EU Carbon Permits Erase Gains to Close at Lowest Since September
European Union carbon permits fell to their lowest close since Sept. 3, even after Lithuania said nations in the 28-member bloc would this week give the go-ahead for talks on a proposal to help boost emission prices.
Front-year allowances earlier advanced as much as 4.3 percent to 4.82 euros ($6.51) a metric ton after an official from Lithuania, which holds the EU rotating presidency through the end of the year, said countries were “almost certain” to approve talks on the plan to ease a surplus by delaying auctions of some emissions allowances. Germany, the region’s largest emitter, has yet to reach a position on the proposal known as backloading.
“Germany has not given any sign that it will reach a decision on its position on backloading this week, even though talks on the proposal seem set to go ahead,” Krzysztof Piatek, a trader at Vertis Environmental Finance Plc in Budapest, said by e-mail. “Until Germany comes out with a clear view, the market is set to follow bearish fundamentals.”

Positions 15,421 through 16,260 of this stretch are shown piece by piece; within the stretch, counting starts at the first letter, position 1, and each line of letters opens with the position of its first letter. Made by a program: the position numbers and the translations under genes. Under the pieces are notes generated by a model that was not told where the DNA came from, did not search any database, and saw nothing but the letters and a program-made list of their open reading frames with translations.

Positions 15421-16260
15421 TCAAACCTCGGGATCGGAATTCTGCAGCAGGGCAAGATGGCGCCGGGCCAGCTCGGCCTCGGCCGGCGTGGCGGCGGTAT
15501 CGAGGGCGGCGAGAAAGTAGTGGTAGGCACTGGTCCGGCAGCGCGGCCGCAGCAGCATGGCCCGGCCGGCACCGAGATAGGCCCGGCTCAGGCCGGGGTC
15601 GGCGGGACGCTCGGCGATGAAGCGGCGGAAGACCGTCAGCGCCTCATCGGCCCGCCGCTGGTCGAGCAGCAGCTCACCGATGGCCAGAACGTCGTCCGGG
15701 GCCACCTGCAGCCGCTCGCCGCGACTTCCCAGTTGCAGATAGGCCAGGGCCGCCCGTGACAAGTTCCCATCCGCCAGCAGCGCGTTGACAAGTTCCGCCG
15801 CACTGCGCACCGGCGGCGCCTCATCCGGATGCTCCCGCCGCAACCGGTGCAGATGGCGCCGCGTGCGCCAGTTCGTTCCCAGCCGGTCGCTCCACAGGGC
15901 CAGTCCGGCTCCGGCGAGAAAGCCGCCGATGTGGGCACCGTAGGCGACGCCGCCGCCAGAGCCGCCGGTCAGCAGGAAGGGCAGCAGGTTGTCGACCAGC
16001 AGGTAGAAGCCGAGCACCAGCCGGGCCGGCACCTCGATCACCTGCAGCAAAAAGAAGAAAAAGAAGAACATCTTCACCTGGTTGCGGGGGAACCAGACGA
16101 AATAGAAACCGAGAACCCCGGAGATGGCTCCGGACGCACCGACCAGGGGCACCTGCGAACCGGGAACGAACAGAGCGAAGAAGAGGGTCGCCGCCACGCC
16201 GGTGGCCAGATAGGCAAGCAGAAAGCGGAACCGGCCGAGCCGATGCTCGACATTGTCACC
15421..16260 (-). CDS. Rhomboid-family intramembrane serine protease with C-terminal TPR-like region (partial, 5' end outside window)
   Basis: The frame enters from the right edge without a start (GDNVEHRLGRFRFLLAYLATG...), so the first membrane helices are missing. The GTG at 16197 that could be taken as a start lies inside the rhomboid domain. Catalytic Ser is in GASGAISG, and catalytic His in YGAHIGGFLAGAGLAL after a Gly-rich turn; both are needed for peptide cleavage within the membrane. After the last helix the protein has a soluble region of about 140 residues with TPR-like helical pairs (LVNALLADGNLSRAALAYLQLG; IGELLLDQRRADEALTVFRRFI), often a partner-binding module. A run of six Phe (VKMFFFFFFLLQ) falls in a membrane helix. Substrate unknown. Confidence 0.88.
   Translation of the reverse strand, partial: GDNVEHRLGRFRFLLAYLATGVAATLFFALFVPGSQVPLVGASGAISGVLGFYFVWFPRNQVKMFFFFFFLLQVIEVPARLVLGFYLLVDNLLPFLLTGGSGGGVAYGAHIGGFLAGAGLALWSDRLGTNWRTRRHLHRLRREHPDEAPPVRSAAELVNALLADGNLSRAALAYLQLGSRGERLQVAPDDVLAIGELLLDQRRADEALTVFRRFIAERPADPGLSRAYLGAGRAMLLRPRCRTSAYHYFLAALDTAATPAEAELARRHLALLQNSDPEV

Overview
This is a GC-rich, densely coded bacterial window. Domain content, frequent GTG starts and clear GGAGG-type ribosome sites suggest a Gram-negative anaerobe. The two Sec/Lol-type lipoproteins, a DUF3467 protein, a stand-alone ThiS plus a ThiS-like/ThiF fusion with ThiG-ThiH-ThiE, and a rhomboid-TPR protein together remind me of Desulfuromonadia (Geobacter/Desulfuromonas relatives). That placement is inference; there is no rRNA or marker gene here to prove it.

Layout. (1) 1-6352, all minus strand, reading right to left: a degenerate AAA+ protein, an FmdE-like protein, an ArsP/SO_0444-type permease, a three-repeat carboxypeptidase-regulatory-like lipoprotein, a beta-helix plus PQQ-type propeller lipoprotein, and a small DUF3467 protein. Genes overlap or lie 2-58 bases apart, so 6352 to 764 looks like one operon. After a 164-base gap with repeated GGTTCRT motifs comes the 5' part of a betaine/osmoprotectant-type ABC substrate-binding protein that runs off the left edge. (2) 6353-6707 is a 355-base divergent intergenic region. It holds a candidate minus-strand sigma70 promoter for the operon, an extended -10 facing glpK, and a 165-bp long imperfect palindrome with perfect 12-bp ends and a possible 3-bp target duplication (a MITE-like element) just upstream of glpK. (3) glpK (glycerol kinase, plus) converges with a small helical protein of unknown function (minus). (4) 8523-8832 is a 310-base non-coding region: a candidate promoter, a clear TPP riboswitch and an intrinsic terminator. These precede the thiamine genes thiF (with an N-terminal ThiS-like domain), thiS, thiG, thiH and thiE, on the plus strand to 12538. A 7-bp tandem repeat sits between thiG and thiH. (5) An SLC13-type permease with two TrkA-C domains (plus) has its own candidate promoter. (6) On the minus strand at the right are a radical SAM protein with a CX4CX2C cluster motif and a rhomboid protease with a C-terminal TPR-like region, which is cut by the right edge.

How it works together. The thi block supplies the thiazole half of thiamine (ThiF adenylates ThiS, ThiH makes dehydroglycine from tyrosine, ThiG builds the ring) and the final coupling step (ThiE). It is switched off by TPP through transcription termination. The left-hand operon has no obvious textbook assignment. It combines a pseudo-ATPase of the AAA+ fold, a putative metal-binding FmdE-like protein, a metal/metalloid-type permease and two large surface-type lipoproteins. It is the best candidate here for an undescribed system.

Permits closed lower for a fourth day, falling 1.3 percent to 4.56 euros a ton on London’s ICE Futures Europe.
Prices fell to a record 2.46 euros a ton in April as an oversupply of EU allowances swelled to 1.8 billion tons, according to the European Commission, the bloc’s regulator. The emergency fix, which was drafted by the commission and amended by the European Parliament in July, still needs parliamentary approval and qualified majority support from member states to be enacted.
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